James Love on Sat, 20 Feb 1999 20:54:56 +0100 (CET)

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<nettime> State Department NGO meeting on International HIV/AIDS initiative

     [orig to INFO-POLICY-NOTES <info-policy-notes@essential.org>]

Info-Policy-Notes | News from Consumer Project on Technology 
February 20, 1999

	Department of State bans discussion of intellectual
	property rights at NGO briefing on International 
	HIV/AIDS initiative

Over the past year, CPT has focused on a number of intellectual 
property and health care issues. Our work on this topic
is on the web at http://www.cptech.org/ip/health

The attached letter from Ralph Nader and James Love to 
Secretary of State Madeleine Albright expresses dismay 
over a February 18, 1999 State Department meeting with 
NGO's (non government organizations, such as public
health or consumer groups), to discuss the U.S. Diplomatic 
Initiative on International HIV/AIDS.  CPT has been 
actively involved in a number of trade disputes
involving the United States and foreign countries over
HIV/AIDS and other essential medicines.  CPT had earlier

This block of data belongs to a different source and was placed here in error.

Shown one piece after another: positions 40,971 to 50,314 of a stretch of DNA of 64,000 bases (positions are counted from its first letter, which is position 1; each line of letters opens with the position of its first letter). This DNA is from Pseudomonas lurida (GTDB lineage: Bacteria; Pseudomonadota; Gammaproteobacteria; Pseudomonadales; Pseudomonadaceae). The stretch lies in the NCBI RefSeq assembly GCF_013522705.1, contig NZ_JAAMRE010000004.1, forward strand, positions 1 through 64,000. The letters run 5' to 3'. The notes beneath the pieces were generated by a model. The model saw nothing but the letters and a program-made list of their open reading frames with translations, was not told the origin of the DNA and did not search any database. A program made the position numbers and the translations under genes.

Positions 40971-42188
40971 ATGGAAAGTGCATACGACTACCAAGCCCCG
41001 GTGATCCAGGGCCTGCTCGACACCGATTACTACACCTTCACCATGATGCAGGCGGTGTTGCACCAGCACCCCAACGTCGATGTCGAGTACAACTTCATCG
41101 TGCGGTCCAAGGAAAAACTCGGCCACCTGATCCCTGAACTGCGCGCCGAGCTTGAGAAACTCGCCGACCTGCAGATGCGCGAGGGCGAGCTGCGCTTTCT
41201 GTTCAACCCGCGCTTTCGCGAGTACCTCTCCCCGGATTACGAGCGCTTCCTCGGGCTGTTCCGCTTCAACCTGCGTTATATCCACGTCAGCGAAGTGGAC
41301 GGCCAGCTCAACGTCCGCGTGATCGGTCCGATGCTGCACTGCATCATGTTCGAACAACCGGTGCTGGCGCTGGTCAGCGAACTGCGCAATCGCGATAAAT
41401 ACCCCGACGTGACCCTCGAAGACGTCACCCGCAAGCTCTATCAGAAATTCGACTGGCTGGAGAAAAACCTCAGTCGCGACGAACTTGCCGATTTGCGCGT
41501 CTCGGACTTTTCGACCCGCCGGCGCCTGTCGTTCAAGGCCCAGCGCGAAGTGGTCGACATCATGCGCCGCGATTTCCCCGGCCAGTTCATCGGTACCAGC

filed comments with the Department of State on the
International HIV/AIDS initiative, objecting to US 
opposition to compulsory licensing of essential medicines 
in developing countries.   CPT tried to raise these
issues in the February 18, 1998 State/NGO meeting.

As discussed in the attached letter,  the Department of State 
told the NGOs they could not talk about intellectual property 
right issues or criticiize US policy.  This occured one day 
after the Department of State meet with the Pharmacuetical 
Industry to discuss ways of stopping compulsory licensing of 
HIV/AIDS drugs.   Jamie

                              Ralph Nader
                              P.O. Box 19312
                              Washington, DC 20036

                              James Love